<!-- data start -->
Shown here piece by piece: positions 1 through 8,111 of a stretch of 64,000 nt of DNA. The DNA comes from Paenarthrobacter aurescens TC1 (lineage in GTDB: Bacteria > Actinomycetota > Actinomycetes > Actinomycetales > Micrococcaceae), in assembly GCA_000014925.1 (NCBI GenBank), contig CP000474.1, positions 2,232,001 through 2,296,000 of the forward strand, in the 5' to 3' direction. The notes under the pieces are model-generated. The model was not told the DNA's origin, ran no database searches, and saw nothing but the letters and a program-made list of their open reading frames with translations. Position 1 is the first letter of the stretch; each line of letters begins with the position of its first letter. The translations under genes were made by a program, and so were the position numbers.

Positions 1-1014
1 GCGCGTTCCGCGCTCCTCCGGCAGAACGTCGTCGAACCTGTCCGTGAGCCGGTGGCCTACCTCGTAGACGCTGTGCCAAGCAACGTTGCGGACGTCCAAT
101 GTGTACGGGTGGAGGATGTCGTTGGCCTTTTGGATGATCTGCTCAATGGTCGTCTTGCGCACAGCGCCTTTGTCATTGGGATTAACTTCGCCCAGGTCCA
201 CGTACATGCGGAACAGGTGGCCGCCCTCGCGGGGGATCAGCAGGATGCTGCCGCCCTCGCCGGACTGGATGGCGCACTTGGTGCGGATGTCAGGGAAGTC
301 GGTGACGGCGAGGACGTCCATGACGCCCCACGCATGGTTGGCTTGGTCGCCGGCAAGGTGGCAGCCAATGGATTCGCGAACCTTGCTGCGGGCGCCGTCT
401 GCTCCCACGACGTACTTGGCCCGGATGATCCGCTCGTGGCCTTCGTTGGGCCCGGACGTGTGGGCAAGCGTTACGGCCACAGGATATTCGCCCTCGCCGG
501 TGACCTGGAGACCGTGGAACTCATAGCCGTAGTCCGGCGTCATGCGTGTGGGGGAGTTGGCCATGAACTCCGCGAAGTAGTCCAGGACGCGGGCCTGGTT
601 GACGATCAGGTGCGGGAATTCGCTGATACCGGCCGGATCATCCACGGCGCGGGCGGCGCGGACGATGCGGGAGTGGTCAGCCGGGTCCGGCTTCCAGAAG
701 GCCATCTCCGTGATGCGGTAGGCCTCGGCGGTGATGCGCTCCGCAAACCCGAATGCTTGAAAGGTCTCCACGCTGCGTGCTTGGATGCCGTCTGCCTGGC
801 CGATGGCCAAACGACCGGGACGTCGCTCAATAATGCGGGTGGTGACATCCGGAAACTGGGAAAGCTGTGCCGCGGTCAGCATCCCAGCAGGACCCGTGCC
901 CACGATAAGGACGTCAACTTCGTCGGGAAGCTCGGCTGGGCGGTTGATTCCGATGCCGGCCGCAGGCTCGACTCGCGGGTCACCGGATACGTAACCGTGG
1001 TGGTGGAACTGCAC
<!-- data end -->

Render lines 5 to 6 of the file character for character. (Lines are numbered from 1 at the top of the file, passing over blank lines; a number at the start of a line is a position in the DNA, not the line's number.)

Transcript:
201 CGTACATGCGGAACAGGTGGCCGCCCTCGCGGGGGATCAGCAGGATGCTGCCGCCCTCGCCGGACTGGATGGCGCACTTGGTGCGGATGTCAGGGAAGTC
301 GGTGACGGCGAGGACGTCCATGACGCCCCACGCATGGTTGGCTTGGTCGCCGGCAAGGTGGCAGCCAATGGATTCGCGAACCTTGCTGCGGGCGCCGTCT